luke hollis

Poet's Guide to Web Representation

Poets need websites

Authors have websites, but it's much more common to find a poet's, Poetry Foundation, or even faculty pages before their own site. So my question: poets, why do you hate websites?

It's not hard! We owe it to ourselves to have content available online in a centralized hub listing publications, articles, a biography, etc.

So if you're a poet currently publishing, make one for yourself--it can be as easy as setting up a Tumblr or using an out-of-the-box theme with Wordpress. You can take as much or as little liberty to customize your theme as you'd like. It's never been easier to teach yourself how to code! ( was a long time favorite).

What it involves: (for Wordpress or Drupal)

Setting up your own website involves a few simple steps (that can get a little sticky, but keep your cool--it works in the end).

1. Buy a domain

First, buy whatever domain you want your website to be called, e.g. or You have to buy a domain from a registrar such as,,, or many others.

Google around for best practices in picking the right domain name for you, but in general, it should be something easy for people to remember.

2. Buy a hosting plan

Next, get a hosting plan for server space where you can store the files that you want to share with the world. I like a web hosting provider called Future Quest, but there are many good ones out there. is a common choice for many people just breaking ground in the web. If you're not expecting too many visitors immediately, you can probably choose the lowest-level plan for web representation. Make sure to compare some prices here, though.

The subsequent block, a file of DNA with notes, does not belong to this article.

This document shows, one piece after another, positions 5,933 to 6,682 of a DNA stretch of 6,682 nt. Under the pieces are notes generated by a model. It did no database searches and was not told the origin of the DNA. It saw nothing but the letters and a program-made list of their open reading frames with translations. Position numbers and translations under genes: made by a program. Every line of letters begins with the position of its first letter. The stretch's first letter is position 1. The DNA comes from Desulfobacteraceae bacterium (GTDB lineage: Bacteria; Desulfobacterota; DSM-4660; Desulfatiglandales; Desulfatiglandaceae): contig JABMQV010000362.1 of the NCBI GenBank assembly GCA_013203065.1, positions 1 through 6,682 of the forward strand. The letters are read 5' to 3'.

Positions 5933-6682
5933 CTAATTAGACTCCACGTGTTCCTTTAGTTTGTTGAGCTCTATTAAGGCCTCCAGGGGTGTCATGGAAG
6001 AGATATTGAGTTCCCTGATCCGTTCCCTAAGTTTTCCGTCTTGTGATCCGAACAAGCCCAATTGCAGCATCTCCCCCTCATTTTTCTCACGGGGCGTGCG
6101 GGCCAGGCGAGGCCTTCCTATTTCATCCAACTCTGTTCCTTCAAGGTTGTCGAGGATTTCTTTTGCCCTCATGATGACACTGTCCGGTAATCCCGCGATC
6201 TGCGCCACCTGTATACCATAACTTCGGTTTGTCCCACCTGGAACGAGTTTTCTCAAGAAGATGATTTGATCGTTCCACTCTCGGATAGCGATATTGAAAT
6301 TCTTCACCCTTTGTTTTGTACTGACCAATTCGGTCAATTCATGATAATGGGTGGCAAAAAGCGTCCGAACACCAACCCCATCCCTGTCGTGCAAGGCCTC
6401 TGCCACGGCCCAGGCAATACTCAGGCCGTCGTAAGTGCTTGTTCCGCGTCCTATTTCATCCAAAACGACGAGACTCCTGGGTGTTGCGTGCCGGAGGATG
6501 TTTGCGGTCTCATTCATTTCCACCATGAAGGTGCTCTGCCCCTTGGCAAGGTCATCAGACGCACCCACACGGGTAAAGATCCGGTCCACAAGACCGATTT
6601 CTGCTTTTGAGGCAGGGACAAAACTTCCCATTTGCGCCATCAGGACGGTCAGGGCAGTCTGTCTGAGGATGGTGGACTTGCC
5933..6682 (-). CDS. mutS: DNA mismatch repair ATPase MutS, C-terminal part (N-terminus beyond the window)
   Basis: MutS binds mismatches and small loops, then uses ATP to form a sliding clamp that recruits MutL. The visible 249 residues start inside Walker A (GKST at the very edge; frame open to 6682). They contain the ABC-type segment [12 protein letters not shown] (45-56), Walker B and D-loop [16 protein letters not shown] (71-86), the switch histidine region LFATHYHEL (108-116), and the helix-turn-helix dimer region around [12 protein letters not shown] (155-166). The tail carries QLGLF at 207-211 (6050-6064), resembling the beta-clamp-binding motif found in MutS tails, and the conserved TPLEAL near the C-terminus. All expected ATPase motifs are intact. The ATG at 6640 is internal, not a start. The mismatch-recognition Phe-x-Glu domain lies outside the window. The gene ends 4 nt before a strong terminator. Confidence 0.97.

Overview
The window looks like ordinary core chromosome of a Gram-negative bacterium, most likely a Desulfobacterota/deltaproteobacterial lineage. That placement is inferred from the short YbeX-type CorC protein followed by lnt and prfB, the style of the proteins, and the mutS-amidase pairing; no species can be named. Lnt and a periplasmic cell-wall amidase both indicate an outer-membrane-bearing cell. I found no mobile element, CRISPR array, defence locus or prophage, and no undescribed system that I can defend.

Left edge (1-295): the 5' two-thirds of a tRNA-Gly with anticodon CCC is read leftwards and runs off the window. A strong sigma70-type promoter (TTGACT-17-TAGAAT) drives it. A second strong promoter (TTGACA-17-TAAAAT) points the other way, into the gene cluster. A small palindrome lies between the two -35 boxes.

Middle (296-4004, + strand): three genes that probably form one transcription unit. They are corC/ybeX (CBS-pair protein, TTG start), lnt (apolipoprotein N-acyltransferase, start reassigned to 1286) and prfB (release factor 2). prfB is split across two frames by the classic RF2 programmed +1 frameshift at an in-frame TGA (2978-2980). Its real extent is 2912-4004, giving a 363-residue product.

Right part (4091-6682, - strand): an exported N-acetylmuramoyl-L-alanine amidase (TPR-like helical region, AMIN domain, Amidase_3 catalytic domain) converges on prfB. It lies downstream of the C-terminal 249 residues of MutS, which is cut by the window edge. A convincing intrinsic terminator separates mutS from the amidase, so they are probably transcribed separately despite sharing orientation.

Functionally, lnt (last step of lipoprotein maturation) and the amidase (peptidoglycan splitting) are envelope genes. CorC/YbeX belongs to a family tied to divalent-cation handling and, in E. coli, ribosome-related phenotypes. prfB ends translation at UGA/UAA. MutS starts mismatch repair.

3. Pick a Content Management System

So you're serious about the website now--you've got your domain and hosting plan. Now you need something to create and manage your site! A content management system lets you do just that. Wordpress and Drupal are two of the most common CMSs and most user friendly. If you're feeling a little more tech savvy, I'd recommend Drupal--otherwise, Wordpress is probably going to be the easiest to use from square one.

Setting up your CMS: it can be a little bit of a challenge getting your CMS set up on your web host, but often times if you talk to your hosting provider, they will assist you in getting everything put together. Last time I checked, GoDaddy has a one click Wordpress or Drupal set up. Web Faction also has super quick and easy CMS set ups.

4. Pick a Theme

Finally, the fun part--picking out a theme for your website and making choices about the design. Look around at other websites that you admire and come up with a list of adjectives that you want to describe the design of your site. Then, after clarifying a little bit more of the vision of what you want your site to be, browse theme repositories such as Theme Forest or Installing a theme can involve a lot of different steps, but instructions should be provided for how to install the theme you downloaded.

So, there's the quick and dirty of steps to get your site up and running for web representation.

Feel free to comment or email me if you're an author or poet looking for help with web representation! I'm always glad to help a fellow writer get on her or his feet with the web.